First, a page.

People with children should register with the CAF (Caisse d'Allocations Familiales) upon arrival in France. Any family with at least two children under the age of 18 (or, in some cases, over 18 but still attached to the parental household fiscally) is entitled to some benefits. The amount paid per child each month depends on the parents' income, the education level of the children, and the number of children in the family. No benefits are paid for one child, a little bit of money for two children, quite a bit more if one has three, and so on. Depending on the number of children one has, there may be additional benefits (such as the right to retire one or two years earlier with full benefits). There is quite a bit of information available at the CAF web site but it's in French only.
To register with the CAF, one needs birth certificates for the children and a social security number. In some cases, it may also be necessary to furnish school certificates. To find the nearest CAF is easy by means of the the Yellow Pages (entering the search term CAF and providing the desired department number, one obtains a list of all CAF offices in that department).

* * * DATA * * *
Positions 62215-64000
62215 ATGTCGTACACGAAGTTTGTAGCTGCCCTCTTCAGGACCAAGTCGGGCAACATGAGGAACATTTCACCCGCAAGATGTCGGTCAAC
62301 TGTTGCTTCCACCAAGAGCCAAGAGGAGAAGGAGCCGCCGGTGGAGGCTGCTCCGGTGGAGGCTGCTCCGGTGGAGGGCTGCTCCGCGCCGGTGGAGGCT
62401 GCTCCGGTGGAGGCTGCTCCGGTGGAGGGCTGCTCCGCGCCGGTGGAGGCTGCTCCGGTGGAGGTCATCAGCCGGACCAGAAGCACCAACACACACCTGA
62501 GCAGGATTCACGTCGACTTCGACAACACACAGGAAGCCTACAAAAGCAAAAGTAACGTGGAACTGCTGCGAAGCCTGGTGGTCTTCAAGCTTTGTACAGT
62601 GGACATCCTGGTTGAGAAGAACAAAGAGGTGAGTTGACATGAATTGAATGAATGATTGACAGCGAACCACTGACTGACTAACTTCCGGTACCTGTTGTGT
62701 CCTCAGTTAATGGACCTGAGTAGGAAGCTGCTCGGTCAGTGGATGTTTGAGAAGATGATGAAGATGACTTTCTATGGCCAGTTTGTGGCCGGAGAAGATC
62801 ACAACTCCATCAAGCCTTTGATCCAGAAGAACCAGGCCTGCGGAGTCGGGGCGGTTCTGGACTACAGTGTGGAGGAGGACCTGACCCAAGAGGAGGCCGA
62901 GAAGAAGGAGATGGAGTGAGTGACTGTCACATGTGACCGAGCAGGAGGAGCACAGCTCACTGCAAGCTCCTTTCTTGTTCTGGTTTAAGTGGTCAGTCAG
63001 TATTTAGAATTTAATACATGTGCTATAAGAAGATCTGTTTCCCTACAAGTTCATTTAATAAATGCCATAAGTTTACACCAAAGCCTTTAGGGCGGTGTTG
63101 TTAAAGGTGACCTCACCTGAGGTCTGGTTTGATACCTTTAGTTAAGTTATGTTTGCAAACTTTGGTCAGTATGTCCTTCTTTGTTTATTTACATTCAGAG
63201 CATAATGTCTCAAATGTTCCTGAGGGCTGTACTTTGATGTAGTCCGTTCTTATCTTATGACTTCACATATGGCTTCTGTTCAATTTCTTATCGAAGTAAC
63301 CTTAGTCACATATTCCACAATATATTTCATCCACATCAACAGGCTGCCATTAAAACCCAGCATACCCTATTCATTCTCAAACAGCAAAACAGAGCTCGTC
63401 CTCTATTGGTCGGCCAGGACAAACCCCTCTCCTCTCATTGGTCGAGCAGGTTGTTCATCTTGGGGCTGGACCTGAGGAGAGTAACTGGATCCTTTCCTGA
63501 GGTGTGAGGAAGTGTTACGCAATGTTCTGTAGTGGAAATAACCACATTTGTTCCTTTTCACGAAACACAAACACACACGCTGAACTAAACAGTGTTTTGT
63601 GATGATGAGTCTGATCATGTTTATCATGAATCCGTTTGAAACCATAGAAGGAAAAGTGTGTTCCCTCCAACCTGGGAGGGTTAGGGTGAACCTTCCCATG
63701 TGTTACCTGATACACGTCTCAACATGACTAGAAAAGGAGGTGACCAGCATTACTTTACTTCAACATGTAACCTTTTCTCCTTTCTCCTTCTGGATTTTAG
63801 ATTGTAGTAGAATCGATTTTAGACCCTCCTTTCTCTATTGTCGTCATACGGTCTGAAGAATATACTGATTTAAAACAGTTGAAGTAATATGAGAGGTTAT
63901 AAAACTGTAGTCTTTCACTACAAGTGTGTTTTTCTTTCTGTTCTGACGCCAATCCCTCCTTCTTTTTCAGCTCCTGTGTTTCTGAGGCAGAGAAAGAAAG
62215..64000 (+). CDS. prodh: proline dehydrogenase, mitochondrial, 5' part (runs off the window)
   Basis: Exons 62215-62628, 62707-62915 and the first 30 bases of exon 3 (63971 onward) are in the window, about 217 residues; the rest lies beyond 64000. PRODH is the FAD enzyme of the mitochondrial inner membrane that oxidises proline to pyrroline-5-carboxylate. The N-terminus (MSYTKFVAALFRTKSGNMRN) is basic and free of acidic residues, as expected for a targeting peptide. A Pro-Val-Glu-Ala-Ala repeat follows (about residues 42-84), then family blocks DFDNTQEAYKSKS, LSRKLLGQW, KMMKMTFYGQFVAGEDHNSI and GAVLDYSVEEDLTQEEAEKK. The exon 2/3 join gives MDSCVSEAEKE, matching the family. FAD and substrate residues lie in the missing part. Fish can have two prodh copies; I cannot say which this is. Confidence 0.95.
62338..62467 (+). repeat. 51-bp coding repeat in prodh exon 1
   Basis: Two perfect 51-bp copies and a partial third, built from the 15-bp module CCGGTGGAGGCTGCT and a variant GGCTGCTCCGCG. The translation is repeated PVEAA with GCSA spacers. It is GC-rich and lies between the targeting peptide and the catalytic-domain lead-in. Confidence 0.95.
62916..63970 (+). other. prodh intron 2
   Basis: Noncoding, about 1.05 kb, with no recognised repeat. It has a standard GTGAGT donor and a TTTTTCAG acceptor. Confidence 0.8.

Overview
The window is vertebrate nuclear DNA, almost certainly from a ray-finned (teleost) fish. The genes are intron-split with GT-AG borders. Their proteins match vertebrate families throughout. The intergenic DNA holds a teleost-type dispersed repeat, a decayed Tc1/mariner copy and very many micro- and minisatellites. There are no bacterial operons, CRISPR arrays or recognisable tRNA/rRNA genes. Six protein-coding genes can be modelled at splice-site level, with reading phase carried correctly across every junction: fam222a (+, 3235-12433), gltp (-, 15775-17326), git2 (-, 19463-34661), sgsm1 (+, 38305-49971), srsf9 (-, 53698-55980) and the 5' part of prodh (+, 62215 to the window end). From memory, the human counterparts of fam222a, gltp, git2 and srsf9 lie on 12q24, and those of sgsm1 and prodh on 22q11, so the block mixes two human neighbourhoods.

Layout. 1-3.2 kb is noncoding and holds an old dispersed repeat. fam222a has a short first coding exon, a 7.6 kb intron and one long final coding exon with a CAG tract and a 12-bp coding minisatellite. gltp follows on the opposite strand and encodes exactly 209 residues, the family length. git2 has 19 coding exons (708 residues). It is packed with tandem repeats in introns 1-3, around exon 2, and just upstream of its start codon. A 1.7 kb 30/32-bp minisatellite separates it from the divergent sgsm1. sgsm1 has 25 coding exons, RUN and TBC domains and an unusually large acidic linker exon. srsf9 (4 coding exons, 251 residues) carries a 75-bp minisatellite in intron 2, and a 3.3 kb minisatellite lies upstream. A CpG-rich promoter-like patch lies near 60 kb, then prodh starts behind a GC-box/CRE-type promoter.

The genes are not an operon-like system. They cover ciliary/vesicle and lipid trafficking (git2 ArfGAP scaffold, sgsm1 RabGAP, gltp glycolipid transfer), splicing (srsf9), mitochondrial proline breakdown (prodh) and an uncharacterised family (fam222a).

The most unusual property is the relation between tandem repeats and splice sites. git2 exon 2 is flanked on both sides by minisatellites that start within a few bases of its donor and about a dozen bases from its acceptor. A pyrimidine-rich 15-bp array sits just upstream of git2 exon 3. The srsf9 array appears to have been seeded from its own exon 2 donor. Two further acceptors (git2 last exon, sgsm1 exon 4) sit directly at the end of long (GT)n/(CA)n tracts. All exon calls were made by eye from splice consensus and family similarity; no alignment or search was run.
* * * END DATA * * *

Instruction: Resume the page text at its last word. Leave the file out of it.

Citizens from European Union member nations may keep using the driver's license issued in their country of origin indefinitely or exchange it for a French license. All others must obtain a French license no later than one year following the issue date of their first resident permit. The really bad news is that the United States does not have a reciprocal agreement with France that permits Americans to exchange their driver's licenses for French ones. In effect, this means that Americans must pass a road test in order to obtain a valid French license. As of July 2008, there are fourteen states that have negotiated independent agreements with France (this list keeps changing and states are sometimes added or removed, so check with a French embassy or consulate for the latest version):